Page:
Trust and Mistrust: Nations at war

Hari struggled with the large beige shutters. With a mighty heave he pulled it down. The clash of steel against cement shook him. He had heard the sound a thousand times before; each signifying the end of a day and the beginning of the arduous journey from Opera House. Today, however he felt nervous and slightly giddy. He hated this part of the day, the gut-wrenching uncertainty.
To the untrained eye his gait was a sedentary stroll. On closer inspection it could be noticed that each step was measured and each swing of the arm calculated. It was the walk of a man who knew he was being watched.
The motorcycle was an old one. Stuffing spilled out of the seat, the handlebars were rusted, and the tyres were worn out. Yet Shamir loved the bike. He had bought it with his first salary. The owner seemed almost eager to get rid of it. He patted the seat affectionately. This was probably the last time he would see it. Asif had promised him diamonds as payment.
 “Brother this economy is going to meltdown someday. When that happens you’ll thank me. This ‘money’ will soon be redundant!”
Shamir didn’t care about diamonds. He saw them with the bemused air of a man lost to the intricacies of the world. Maybe he could exchange the diamonds for a bike! A good one! He spent several minutes trying to start the vehicle. But this was normal. Maybe this was the last time he would do so. His new bike would start so quickly that he wouldn’t have time to think! Asif had promised that.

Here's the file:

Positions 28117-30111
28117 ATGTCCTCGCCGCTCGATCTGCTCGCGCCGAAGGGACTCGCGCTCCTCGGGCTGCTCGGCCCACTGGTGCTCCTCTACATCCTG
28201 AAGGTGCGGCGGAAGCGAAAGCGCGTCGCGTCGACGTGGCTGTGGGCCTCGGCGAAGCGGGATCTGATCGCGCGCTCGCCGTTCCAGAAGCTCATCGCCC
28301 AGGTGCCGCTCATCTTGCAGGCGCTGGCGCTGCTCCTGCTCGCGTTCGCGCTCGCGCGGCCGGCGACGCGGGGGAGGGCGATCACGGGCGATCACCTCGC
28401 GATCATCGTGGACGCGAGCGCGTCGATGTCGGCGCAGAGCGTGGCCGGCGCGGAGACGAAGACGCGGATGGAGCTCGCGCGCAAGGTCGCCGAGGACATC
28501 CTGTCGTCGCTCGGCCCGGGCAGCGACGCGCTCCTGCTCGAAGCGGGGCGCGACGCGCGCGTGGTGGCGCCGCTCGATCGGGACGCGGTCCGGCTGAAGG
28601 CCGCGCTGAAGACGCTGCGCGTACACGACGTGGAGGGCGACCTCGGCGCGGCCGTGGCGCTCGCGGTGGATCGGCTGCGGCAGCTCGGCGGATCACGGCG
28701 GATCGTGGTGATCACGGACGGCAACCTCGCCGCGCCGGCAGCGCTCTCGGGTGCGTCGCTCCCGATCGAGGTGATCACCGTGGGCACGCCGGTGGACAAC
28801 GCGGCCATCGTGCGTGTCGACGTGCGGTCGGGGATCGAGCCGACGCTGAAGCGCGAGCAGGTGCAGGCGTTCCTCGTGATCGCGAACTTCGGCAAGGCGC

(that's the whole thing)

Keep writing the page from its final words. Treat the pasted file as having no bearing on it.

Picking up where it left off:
Hari felt sweat collect in his clenched palm. The velvet case enclosed by his hand felt heavier. He felt his skin crawl. Something felt wrong. He felt the world close in and draw back, the cold bands of claustrophobia.  The pavement swam in his eyes. His breath came in short gasps. There were too many people.
He spotted an alley, dark and desolate. He staggered to it. There was a cool breeze drenched with the stench of rotting garbage and faeces. He felt better.
Hari suddenly spotted a young man pushing a bike, coming closer and closer. His eyes darted to the white skull cap on the man’s head.
’He will kill me! Kill me with his filthy hands!  These people, they’re a violent breed! Everybody knows that! To deny so is political correctness gone mad!’
Hari could now see the bike. It was old and woebegone. Somehow, inexplicably, he felt a wave of sympathy for the young man pushing the bike. He suddenly felt ashamed for his behaviour. He had to do something!
                ‘Brother! Where are you going’ he said.
                ‘To the Opera House. Asif said I should be there now. ‘
                ‘I’m going there too!’ he said, lying glibly.
‘What does it matter, I will reach home a bit late’ he thought to himself, guiltly.
He felt much better now. He had made his amends. He loosened his grip on the velvet bag. He felt the contents move ever so slightly.
                “You know Asif promised me diamonds.” said the young man, “he said I could buy a new bike with it.’
                “What are you doing with this one?” Hari replied jovially, “leaving it for the beggars?”
                “Diamonds… how much will get me a new bike?”
Hari laughed, thinking the boy was joking. He suddenly stopped when he saw a look of resentment on the boy’s face.
“ I’m a merchant myself. That’s why I laughed. A single diamond can get you a good bike!” he said quickly, instantly regretting it.
‘Now he’ll want a discount!’.